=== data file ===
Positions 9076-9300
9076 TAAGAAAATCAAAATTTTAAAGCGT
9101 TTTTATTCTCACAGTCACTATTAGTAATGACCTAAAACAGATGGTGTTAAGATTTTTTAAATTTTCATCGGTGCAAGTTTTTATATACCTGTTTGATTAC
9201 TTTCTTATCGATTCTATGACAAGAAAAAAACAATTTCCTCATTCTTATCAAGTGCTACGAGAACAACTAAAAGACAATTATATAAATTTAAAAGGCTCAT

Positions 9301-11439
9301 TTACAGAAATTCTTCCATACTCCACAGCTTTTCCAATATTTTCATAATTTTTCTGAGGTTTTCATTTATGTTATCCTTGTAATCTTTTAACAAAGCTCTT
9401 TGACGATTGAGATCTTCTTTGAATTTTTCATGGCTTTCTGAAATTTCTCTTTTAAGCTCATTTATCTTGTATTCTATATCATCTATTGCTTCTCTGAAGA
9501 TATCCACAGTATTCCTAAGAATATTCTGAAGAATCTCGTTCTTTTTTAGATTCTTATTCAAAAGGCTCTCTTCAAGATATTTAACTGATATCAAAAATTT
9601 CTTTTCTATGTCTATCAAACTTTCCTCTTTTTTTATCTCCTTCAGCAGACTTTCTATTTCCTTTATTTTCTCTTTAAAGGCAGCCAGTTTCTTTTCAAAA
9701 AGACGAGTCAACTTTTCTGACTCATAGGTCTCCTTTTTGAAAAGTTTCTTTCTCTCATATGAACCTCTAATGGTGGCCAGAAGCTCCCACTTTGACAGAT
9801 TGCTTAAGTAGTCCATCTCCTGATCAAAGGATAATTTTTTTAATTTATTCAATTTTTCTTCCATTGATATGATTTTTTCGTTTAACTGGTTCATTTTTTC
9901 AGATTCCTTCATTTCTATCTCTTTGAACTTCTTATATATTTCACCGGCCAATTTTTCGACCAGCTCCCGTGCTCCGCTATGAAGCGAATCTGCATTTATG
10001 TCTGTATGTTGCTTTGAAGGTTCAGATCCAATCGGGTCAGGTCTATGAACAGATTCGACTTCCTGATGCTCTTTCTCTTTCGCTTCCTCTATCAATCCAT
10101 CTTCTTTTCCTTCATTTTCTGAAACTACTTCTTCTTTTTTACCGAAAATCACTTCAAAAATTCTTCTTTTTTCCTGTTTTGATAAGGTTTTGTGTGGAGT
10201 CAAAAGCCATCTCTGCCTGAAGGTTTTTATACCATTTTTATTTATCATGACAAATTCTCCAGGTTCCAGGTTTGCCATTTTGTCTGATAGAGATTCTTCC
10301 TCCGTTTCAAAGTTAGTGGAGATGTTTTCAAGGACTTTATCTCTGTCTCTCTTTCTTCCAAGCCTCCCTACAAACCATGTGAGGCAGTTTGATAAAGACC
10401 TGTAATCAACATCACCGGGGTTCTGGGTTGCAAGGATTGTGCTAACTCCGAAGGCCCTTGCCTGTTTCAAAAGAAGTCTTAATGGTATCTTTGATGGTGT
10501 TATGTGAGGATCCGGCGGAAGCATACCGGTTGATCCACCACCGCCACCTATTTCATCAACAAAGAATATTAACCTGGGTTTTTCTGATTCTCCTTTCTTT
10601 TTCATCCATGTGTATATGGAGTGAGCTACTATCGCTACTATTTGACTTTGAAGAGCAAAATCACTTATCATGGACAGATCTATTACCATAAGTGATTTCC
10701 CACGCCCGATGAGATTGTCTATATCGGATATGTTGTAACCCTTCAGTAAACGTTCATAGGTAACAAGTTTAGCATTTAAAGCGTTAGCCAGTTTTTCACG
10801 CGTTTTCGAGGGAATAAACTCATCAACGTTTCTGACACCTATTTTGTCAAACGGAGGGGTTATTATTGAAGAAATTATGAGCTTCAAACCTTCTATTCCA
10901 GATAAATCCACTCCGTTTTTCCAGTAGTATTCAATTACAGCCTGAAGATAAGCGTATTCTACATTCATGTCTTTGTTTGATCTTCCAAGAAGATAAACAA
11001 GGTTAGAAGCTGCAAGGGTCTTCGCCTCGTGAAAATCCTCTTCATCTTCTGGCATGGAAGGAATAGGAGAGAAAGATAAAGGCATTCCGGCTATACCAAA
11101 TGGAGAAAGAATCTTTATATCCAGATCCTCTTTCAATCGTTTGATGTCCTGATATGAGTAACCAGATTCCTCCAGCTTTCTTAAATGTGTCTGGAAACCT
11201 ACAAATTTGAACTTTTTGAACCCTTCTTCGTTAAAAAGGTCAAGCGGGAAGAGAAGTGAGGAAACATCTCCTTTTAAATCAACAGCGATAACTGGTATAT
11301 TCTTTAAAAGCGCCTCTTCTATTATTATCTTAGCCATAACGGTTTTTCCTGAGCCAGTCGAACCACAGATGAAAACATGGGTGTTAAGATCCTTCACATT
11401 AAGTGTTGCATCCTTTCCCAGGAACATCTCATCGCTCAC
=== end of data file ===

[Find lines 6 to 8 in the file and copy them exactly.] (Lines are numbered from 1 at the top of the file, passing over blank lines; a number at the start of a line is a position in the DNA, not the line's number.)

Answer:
9301 TTACAGAAATTCTTCCATACTCCACAGCTTTTCCAATATTTTCATAATTTTTCTGAGGTTTTCATTTATGTTATCCTTGTAATCTTTTAACAAAGCTCTT
9401 TGACGATTGAGATCTTCTTTGAATTTTTCATGGCTTTCTGAAATTTCTCTTTTAAGCTCATTTATCTTGTATTCTATATCATCTATTGCTTCTCTGAAGA
9501 TATCCACAGTATTCCTAAGAATATTCTGAAGAATCTCGTTCTTTTTTAGATTCTTATTCAAAAGGCTCTCTTCAAGATATTTAACTGATATCAAAAATTT